Updated: Sep 3, 2020
One of my clients sent me an email that basically read - I want a photo wall but I can't do it and I don't want to learn how. Can I pay you to walk me through every single step?
My response - YOU BETCHA!
People tell me that photo walls feel really overwhelming to do - I have a theory though that photo projects aren't difficult if you know how to do it. So, put me in coach I'm about to demystify it for you and I won't charge you. In fact, if you wanted me to do I would tell you to hire a designer.
Let's get started - the most critical and fundamental step in all photo projects is to know what you want to and release the idea that it will be perfect. Perfect artwork is boring and uninspiring.
Ok, first step is figure out what you want to do.
Step 1: Figure out what you want and where you want to put the photos. In my family we have a wall of my favourite artwork. I walk into our front door and immediately feel happy. Some pieces felt like big financial investments, some were special gifts and one is a $10 poster we got in San Francisco. My dining room has turned into the kids school space so when I tried to photograph the space he freaked about added back those damn sticks he decorated and all the other clutter. Ok, I'll stop ranting. The key to selecting a style is to first find inspiration and showcase your very favourite things. Ask yourself how do you want to feel when you look at it?
Step 2: Start collecting photos you love. A photography professor once had me print off all of the photos I thought I wanted in my portfolio. He told me to tack them up on a wall in my house and every time I walked by to remove the ones I was so/so about. It's amazing what happens when you print a photo. It's important not to skip this step - create a folder on your desktop and simply move your favourite images into that folder. Once you have your photos send them to Costco or Walmart to print - quality doesn't matter because you'll likely throw them out or let your kids play with them - don't be precious about this it's art not science.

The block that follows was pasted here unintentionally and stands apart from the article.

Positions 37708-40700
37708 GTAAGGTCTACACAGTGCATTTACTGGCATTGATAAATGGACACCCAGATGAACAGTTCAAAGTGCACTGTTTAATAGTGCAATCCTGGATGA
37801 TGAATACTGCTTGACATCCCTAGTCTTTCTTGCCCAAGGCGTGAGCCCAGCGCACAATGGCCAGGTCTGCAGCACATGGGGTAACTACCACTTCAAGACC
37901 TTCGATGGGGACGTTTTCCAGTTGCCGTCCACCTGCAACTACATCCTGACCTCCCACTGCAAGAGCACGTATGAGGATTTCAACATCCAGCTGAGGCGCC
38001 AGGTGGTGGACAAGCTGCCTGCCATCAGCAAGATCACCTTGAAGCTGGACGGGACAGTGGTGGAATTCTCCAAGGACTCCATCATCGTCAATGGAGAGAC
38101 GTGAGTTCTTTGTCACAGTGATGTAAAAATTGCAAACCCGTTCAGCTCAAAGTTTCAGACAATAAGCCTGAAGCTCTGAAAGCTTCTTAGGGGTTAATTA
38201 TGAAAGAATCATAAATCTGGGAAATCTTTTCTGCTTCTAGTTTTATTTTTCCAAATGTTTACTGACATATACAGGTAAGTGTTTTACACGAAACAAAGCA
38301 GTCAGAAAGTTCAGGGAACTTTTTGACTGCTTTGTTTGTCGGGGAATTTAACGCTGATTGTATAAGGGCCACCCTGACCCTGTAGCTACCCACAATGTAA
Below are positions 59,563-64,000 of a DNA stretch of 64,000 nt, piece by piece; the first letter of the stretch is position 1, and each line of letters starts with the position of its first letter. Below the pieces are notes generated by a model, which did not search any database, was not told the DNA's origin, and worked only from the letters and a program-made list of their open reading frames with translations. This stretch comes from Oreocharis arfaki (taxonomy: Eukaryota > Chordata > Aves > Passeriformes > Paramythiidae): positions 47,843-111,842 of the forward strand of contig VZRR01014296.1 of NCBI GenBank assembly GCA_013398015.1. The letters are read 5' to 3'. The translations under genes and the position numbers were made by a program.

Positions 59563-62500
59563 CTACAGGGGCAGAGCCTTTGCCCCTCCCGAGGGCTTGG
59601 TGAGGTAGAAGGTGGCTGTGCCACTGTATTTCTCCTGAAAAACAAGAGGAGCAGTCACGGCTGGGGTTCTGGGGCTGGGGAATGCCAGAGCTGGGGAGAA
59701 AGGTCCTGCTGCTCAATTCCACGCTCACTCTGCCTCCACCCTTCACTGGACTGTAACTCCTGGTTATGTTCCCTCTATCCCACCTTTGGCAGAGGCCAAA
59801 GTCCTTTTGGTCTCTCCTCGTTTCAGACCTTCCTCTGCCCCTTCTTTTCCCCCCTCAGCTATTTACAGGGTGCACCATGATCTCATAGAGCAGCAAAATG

Step 3: Select your design - now that you have your photos it's time to decide how you'll display them. If you follow me on Pinterest I have a board stuffed with gorgeous photography display ideas. Once you decide on the look you love - take a roll of painters tape and draw it out on your wall. Emily Henderson, one of my favourite designers has a great blog post on how to do this - find it here.
Step 4: Pull it all together - I can bet you printed WAYYYYYYYY more photos that you have slots for. That's ok, stay committed to culling your photos until you get jussssstt the right amount you're looking for.
Step 5: Choosing where to buy your frames - it doesn't matter where you purchase your frames but the sign of a good frame is one that has corners that meet perfectly in the corners. If you're buying from a big box store or roaming around your local thrift store make sure the corners look good before purchasing. If the corners aren't perfect they will eventually shift over time.
On a final note - please don't overthink this task. It will never be perfect and if you hate it you can switch out the photos.
by Emily Doukogiannis
Emily Doukogiannis is a Toronto-based portrait photographer, expert storyteller and compulsive photo book maker. Her commitment to telling people's stories is something Emily does in her spare time via Emily D 4 Change and countless media outlets.
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